Wednesday, April 17, 2013

How it came to be... Intended Parents' Side

How it came to be… (*Contributed by Intended Parents)

My husband and I both always knew we wanted children. We dated for several years before we got married, we were best friends and looked forward to our future. Shortly after we got engaged, on a fluke we found out that I had a large benign liver tumor that needed to be removed and I had to have surgery right away. The tumor also known as a Hepatic Adenoma was caused by OCPs that contained estrogen and due to my prolonged use, I had developed a tumor.

Because of this, I was told by physicians that I could never use OCPs again. This was disappointing news because I have endometriosis and birth control is known for keeping some of the symptoms at bay. After we got married I decided to go see a fertility specialist due to my family history of endometriosis. My husband and I went to a large clinic in Boston and one of the first of many tests that I had to have done was a HSG test, where they checked my fallopian tubes. I learned at this appointment that both of my fallopian tubes much to our surprise were both blocked and even worse, were so damaged that they both had to be removed before we could proceed. I remember walking out of the hospital that day and sitting on a bench outside the hospital. I sat there for almost 2 hours and cried. This may sound dramatic but at that very moment in time, I knew that I would never be able to have a baby without IVF. I knew that I would have to have my tubes removed and that it would be a complicated medical journey. My body had defeated me and I was frankly really angry.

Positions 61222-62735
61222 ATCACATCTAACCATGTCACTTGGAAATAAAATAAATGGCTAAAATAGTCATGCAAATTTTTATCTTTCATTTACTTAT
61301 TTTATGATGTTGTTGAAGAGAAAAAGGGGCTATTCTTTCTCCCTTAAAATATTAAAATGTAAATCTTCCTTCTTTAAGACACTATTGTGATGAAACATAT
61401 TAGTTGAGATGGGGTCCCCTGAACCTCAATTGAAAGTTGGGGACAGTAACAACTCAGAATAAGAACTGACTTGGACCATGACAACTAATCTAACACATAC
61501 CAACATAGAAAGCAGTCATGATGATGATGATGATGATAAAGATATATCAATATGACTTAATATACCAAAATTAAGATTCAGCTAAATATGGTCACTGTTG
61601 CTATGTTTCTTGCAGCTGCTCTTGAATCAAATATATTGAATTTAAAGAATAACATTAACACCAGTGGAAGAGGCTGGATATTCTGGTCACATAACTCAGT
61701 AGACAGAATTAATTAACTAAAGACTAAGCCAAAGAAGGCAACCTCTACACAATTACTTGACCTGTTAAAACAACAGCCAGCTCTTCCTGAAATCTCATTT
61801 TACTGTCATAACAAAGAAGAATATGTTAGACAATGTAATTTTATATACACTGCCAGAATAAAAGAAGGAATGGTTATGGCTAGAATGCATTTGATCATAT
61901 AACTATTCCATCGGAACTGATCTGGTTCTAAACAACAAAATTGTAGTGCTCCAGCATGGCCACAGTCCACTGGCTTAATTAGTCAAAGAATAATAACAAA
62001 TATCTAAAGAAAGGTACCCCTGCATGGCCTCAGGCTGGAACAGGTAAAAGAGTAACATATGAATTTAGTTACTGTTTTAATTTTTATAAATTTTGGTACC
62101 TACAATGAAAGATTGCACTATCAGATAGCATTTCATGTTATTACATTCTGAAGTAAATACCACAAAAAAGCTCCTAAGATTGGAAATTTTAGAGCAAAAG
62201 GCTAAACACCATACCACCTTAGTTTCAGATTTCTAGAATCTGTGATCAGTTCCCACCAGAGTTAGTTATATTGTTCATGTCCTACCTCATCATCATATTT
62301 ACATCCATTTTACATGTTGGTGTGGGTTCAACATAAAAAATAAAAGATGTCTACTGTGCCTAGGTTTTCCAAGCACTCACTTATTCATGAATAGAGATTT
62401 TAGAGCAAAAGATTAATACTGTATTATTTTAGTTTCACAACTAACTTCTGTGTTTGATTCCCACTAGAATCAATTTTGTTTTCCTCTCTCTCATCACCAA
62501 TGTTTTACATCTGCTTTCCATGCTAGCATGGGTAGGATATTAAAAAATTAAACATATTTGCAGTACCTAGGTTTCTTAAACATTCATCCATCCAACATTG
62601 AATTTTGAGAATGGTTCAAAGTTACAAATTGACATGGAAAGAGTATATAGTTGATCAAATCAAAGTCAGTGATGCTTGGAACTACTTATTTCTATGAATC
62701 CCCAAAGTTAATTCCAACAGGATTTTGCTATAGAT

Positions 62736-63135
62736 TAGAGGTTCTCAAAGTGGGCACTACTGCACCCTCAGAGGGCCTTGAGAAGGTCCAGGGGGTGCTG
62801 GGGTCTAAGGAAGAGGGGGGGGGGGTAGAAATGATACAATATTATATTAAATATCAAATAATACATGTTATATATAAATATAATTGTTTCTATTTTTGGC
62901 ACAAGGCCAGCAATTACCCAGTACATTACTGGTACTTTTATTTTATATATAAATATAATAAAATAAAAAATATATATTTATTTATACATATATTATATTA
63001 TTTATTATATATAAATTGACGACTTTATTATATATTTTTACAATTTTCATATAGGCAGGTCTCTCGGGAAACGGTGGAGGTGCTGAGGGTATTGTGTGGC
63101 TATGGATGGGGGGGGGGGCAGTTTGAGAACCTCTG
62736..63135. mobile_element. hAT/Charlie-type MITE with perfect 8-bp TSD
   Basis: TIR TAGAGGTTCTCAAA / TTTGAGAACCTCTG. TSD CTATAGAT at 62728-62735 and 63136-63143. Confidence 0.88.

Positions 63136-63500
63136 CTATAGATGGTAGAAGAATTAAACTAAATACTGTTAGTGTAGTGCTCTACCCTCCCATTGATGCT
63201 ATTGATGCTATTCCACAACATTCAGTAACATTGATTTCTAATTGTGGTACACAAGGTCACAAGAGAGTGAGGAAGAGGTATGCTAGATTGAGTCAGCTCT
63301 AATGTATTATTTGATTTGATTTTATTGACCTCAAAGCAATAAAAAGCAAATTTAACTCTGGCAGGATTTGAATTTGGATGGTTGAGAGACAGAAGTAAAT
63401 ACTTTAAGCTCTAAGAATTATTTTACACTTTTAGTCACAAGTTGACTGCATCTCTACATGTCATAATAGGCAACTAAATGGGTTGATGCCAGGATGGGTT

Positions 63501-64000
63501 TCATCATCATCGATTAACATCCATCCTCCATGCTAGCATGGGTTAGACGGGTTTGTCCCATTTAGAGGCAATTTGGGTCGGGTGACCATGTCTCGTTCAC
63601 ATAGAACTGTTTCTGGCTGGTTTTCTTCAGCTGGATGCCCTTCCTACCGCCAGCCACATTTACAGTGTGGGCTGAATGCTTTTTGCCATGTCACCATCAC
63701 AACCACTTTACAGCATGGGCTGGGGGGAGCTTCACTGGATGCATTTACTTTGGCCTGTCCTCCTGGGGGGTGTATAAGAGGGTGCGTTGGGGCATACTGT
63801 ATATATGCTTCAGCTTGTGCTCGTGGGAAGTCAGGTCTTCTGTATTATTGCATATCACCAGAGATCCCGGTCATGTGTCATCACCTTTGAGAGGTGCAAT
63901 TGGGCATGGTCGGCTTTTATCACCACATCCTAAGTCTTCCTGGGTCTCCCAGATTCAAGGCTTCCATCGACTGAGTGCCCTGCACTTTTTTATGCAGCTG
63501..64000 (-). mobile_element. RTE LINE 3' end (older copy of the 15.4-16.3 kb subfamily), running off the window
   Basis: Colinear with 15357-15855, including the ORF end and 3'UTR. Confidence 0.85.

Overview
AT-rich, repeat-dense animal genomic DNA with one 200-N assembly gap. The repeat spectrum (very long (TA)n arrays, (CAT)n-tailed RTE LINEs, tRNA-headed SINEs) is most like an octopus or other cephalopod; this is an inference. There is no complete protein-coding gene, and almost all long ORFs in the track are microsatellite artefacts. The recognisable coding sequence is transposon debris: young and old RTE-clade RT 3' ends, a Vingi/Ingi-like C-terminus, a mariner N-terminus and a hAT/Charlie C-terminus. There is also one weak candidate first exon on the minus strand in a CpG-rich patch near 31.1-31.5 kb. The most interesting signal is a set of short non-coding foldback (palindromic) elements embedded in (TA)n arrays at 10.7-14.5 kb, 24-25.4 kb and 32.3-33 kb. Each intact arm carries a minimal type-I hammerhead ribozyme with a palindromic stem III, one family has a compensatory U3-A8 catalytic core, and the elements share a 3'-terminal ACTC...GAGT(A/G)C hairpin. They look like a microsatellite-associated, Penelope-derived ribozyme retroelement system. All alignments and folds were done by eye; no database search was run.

I quickly had a Laparoscopy and had a Salpingo-oophorectomy (fallopian tubes removed). During this surgery they also found pretty severe endometriosis. This was not my first Lap, in fact it was my third to date, and each surgery my endo was progressing I was 27 years old. IVF came next after I healed. The most difficult thing about IVF is the unknown. The unknown of how well your body will respond to the medications, how many follicles you will create, how many eggs will fertilize, implant, and result in pregnancy. 

We did 2 IVF cycles and they both failed. On the third IVF cycle we added AH (Assisted Hatching) and it worked like a charm, I was finally pregnant. Yet, I started bleeding very heavily early in the pregnancy. I learned that I had a SCH (Subchorionic hemorrhage) that was causing the bleeding.  Although they can be somewhat common in IVF, it was not fun. I had very heavy bleeding for over 2 months during the beginning of the pregnancy, and despite this I learned I was pregnant with twins. We were in complete shock, yet thrilled. At the time we felt like we had run a marathon and we had won. Infertility is tough on a marriage. It can be described as putting a microscope on your relationship. I was a hormonal nightmare to be around. Yes, I was the one who was going through all of the treatments, but my husband was the one who had to deal with me, and I was frankly tough to deal with. I was on a mission, and that mission involved IVF and I often stopped at nothing to make sure this was top priority, even to a point of obsession at times. Looking back I give him a lot of credit, I was a hot mess at times.